JavaScript Functions Part 4 – Immediately Invoked Function Expression [IIFE]

Welcome back to JavaScript Functions series. Earlier in this series we have covered different ways to define a function in JavaScript using Function Declaration, Function Expression and Anonymous Functions. In this article we will cover another aspect of JavaScript language – Immediately Invoked Function Expression [IIFE].

I hope by you now have a clear understanding that JavaScript language provides only two ways to define a function – using Function Declaration or Function Expression. Language features like anonymous functions, IIFE doesn’t provide new syntax to define a new function, rather they provides additional benefits to your program like callback functions, closures, public and private scope etc.

IIFE – What’s in the name?

Some people refer IIFE as Self-executing anonymous functions or Self-invoked anonymous functions and sometimes it gets totally confusing to follow these naming conventions. Just to be clear, all these names refer to same concept in JavaScript language. I prefer to call it as IIFE.

Before we dive into what is an IIFE, we need to understand the concept of Module in JavaScript world.

JavaScript Module

A module is a collection of logically grouped functions to perform expected work in your program. The primary purpose of these modules is to hide the implementation details of functions and provides an entry point [or API] to provide an access these functions from outside. For example, you can define a payroll module within your program which can contain functions like makePayment, calculateOverTime etc. It is not necessary to expose the internal implementation details of these functions as it might not be useful [or even dangerous!] to the external program.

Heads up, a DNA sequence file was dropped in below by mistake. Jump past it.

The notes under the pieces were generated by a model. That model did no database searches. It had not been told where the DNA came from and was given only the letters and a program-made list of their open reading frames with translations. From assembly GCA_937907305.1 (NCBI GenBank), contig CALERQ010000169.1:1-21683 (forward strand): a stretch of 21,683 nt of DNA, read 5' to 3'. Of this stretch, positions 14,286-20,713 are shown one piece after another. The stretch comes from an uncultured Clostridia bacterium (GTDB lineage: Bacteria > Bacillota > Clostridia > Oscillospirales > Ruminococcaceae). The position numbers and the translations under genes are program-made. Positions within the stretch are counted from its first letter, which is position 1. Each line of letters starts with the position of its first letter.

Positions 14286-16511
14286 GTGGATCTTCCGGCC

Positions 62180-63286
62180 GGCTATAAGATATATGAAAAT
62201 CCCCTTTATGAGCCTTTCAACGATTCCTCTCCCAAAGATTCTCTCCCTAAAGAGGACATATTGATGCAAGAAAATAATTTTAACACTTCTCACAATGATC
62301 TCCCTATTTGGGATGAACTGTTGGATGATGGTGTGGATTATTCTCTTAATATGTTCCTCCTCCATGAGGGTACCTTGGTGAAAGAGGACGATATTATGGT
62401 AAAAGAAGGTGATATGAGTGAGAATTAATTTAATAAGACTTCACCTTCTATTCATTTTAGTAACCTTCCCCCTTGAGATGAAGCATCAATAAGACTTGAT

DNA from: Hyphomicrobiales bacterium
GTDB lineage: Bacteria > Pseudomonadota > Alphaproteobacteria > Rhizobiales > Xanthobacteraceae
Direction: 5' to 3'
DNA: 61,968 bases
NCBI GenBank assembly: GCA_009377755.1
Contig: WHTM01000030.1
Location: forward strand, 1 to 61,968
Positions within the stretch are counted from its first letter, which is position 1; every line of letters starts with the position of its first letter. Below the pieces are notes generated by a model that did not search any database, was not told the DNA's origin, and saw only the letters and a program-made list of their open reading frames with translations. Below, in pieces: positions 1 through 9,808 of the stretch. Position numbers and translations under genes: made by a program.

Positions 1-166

In programming languages like C# or Java, a module can be defined using a class construct. Current version of JavaScript language doesn’t support class construct [but future will!], however you can still define a module using JavaScript function as shown below.

var payroll = function() {
    var makePayment = function () {
        console.log("In makePayment function");
    };
    var calculcateOverTime = function () {
        console.log("In calculateOverTime function");
    };
};

Note that makePayment, calculateOverTime functions are declared inside a payroll function. Since JavaScript support only function scope, variables and functions declared inside a function [payroll in this case] are accessible only inside the function. In order to provide an entry point to payroll module, we need to change the function definition as shown below

var payroll = function() {
    var makePayment = function () {
        console.log("In makePayment function");
    };
    var calculateOverTime = function () {
        console.log("In calculateOverTime function");
    };
    return {
        MakePayment : makePayment,
        CalculateOverTime : calculateOverTime
    }
};

The return block in above function definition exposes both MakePayment and CalculateOverTime functions to external clients, which can be accessed as shown below

var payrollAdmin = payroll();
payrollAdmin.MakePayment();
payrollAdmin.CalculateOverTime();

With this approach you can even define a private variables or function within your module, which you can hide from external callers. In below code snippet, I have defined an audit function which is not exposed to the outside world.

var payroll = function() {
    var audit = function(info) {
        console.log("Auditing information " + info)
    };
    var makePayment = function () {
        console.log("In makePayment function");
        audit("success");
    };
    var calculcateOverTime = function () {
        console.log("In calculateOverTime function");
        audit("success");
    };